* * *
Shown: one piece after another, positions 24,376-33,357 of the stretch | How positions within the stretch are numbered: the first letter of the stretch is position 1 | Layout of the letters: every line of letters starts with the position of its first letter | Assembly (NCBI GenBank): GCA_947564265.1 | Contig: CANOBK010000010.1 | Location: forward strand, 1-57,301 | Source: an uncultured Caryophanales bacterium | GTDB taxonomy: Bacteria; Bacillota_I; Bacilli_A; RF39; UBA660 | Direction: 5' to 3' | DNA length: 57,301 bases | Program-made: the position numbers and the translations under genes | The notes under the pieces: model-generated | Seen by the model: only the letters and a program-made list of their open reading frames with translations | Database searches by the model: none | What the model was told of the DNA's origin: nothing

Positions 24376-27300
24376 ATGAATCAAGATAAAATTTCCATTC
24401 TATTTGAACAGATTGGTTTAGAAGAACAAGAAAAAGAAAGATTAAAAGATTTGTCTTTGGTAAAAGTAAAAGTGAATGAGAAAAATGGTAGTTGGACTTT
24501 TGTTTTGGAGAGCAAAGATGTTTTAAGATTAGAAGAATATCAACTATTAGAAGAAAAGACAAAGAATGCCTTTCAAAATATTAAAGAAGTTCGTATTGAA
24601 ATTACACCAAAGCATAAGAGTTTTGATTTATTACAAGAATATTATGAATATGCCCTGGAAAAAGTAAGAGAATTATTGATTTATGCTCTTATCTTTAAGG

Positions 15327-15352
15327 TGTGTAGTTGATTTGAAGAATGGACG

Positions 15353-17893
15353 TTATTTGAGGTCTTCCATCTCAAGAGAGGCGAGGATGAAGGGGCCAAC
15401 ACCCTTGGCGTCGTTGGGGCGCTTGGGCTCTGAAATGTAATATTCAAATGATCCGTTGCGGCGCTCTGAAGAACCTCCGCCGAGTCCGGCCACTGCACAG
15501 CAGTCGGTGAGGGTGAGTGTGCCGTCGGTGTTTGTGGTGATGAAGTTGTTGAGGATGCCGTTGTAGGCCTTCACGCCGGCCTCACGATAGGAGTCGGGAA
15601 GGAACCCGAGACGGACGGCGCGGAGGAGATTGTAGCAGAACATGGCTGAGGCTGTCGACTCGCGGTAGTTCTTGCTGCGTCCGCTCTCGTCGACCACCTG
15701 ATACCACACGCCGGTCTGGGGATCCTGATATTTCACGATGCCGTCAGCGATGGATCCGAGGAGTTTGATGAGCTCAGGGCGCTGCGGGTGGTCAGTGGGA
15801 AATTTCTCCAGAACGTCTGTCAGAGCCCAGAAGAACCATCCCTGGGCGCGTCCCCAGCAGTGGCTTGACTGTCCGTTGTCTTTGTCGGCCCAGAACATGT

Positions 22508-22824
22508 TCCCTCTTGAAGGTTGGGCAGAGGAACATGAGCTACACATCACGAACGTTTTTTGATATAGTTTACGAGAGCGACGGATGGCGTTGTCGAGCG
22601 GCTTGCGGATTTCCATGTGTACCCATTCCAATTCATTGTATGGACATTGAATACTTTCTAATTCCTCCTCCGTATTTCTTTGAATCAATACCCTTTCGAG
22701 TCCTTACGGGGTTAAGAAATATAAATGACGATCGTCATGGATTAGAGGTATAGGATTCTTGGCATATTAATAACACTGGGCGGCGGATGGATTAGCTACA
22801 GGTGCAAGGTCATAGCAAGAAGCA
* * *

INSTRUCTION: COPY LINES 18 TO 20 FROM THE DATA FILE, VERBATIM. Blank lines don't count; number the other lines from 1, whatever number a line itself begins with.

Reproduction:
22601 GCTTGCGGATTTCCATGTGTACCCATTCCAATTCATTGTATGGACATTGAATACTTTCTAATTCCTCCTCCGTATTTCTTTGAATCAATACCCTTTCGAG
22701 TCCTTACGGGGTTAAGAAATATAAATGACGATCGTCATGGATTAGAGGTATAGGATTCTTGGCATATTAATAACACTGGGCGGCGGATGGATTAGCTACA
22801 GGTGCAAGGTCATAGCAAGAAGCA